Wednesday, July 28, 2010

Queen's Road will take care of itself

Queen's Road will take care of itself

When one can comfortably drive through this tree-lined stretch, better leave it alone

Shilpa CB



A prominent connecting road, Queen's Road is not congested. One can comfortably drive through this stretch. So why ruin it in the name of road widening, ask businessmen and the few residents who love the trees around and the broad footpaths.
"Adding 3ft on either side won't make a difference. So why remove the big trees that give the road a pretty look. If they (BBMP) touch them, the stretch will lose its charm," says Pushparaj Bhaskar, proprietor of a sports shop.
Business has been down since the road was made a one-way. Now, tweaking a few things here and there can improve things around here, he says.
"Vehicles from Lingarajapuram, Cantonment, Fraser Town, Cox Town, Jayamahal, Mehkri Circle... they all come here. And because the road is broad and can bear the load, the signal duration is longer. What's the point in increasing its width when the other roads will still be of the same size? The junction is the main culprit," he says.
Pedestrians are much harassed at the junction, say teachers and students of St Mary's Public School. Ever since Queen's Road was made a one-way, crossing has become a nightmare for them. It was only after a lady was crushed under the wheels of a BMTC bus, a temporary divider was placed here.
"Three roads converge on Queen's Road. Vehicles are always speeding here much to the discomfort of pedestrians. Only if traffic is stopped at the signal on all the three roads can one cross the road," says Rekha Arun Kumar, principal of the school.
Widening the road will reduce the size of the footpath and bring the stretch closer to the school's entrance. "We have about 1,000 students and we are concerned about their safety. Parents drop their children and are forced to park vehicles on the footpath. In the evenings, kids play around here while waiting for their parents. We will miss that space," she says.
Queen's Road is an example of how smooth traffic flow can be when all hurdles are removed. "There are no issues at all here, no irresponsible parking, no humps, and no buildings drawing too many cars and creating bottlenecks. There are huge buildings here with ample parking space. All it requires is better planning at the junction," businessmen say.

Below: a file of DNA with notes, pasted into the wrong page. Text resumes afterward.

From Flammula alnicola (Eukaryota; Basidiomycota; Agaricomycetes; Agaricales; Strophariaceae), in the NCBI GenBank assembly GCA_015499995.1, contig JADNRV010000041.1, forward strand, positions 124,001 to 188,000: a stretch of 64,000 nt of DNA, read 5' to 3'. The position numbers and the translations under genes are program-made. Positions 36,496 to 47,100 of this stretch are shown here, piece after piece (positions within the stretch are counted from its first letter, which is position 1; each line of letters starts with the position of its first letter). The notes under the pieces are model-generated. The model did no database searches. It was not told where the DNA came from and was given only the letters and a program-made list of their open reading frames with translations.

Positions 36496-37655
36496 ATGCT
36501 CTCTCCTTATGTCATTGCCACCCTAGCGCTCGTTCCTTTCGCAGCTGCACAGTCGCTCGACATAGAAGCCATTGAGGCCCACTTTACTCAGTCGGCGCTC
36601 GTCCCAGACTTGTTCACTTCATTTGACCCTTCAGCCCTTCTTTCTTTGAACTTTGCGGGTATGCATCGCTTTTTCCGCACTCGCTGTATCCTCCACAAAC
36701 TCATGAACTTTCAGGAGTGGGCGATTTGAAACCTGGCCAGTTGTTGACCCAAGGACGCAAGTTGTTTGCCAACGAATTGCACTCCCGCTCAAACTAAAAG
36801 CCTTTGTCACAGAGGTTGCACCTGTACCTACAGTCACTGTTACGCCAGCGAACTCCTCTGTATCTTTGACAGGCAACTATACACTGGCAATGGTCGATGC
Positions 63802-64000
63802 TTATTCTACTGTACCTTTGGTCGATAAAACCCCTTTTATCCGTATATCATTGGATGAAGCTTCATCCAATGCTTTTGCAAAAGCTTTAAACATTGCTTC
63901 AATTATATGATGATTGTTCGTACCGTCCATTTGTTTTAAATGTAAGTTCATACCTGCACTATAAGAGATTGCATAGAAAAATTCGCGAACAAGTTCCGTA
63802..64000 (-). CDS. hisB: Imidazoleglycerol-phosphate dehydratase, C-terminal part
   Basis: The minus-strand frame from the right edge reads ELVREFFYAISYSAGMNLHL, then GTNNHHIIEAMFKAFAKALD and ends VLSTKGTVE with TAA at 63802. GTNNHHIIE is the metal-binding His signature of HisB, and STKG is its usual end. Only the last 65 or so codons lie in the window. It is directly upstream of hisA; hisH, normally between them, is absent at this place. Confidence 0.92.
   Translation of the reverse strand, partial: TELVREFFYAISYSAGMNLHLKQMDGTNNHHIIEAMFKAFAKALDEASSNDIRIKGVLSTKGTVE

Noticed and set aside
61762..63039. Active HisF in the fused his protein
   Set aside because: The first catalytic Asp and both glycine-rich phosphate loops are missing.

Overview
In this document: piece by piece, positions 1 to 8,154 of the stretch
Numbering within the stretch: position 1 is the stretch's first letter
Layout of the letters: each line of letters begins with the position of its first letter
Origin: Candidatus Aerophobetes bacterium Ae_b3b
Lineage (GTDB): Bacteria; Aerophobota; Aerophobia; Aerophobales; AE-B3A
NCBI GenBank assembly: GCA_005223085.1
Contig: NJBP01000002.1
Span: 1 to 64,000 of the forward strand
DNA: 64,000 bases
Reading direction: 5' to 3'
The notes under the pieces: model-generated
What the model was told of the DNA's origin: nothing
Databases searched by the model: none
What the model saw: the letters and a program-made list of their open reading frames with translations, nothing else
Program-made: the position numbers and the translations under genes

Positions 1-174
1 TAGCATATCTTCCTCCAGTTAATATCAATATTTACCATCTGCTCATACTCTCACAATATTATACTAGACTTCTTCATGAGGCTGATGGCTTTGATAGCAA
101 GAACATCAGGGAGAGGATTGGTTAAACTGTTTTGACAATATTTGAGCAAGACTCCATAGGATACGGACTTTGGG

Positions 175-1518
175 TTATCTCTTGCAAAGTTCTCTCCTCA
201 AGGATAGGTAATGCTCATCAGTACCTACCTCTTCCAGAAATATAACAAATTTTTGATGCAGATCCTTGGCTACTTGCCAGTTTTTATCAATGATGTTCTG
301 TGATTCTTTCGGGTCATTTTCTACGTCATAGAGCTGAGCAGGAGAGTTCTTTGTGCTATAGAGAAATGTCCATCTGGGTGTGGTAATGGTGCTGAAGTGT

Small changes can make a big difference. One of the establishments, Bangalore Silk Collection, has lost out because an access road has been blocked due to work on a sanitary line. Business bas been down ever since the work began.
"When we opened the shop, we hoped tourists would drop in. But since the access road is in disrepair, our clients are finding it hard to travel all the way here. They have to cross two traffic signals. So we are planning to move out," says Mohammed Afsal, an employee at the shop.
The road-widening plan is threatening to swallow the small space in front of their shop and that would mean the establishment has to be moved out as parking space is essential for business.
For those who own houses here, BBMP's plans don't make any sense. "This road is so broad that almost three buses can move together. It is already a one-way," says Shubha Kripa, a housewife.
She is emotionally attached to the house that she has lived in all her life. "I studied in Kamala Bai School that is opposite our house. Later, I went to Mount Carmel College that is also close by. I cannot think of leaving this neighbourhood," she says.
Faced with the threat of losing their property, the family is angry and disappointed at the civic authority's attitude towards people's hard-earned property. "Is it a government house that they can just come and seize," asks Sambandhan WE, an 83-year-old resident.
Sambandhan's father, an advocate, chose this location for their home due to its proximity to the high court and Mayo Hall. Now, this ancestral property bears the red markings left by the BBMP.
"Is it fair to just take away people's houses without giving compensation? Even if they give some money, where can they go, especially in these days when owning land inside the city is impossible," he asks.
A civic authority that cannot control traffic and resorts to destroying people's homes deserves severe criticism. "Look at the flyovers. The road underneath them is a waste. They should have been made in such a way that both surfaces could be used. Even underground roads would have been more useful. After road widening, they will not achieve anything," says Sambandhan. The need of the hour is to regularise traffic and instil discipline in drivers, he says. Bank employee Saravanan K agrees. "I feel sorry for the public. Earlier, they took 10 minutes to cross the road, now they take 20 minutes," says he, empathising with them.
His solution: Stop giving out car loans and vehicle loans.
Marketing professional Tanuj Kumar says that expediting Metro work will give some relief. "Small shuttle buses have to be provided from the stations to areas that are not connected by Metro," he says.

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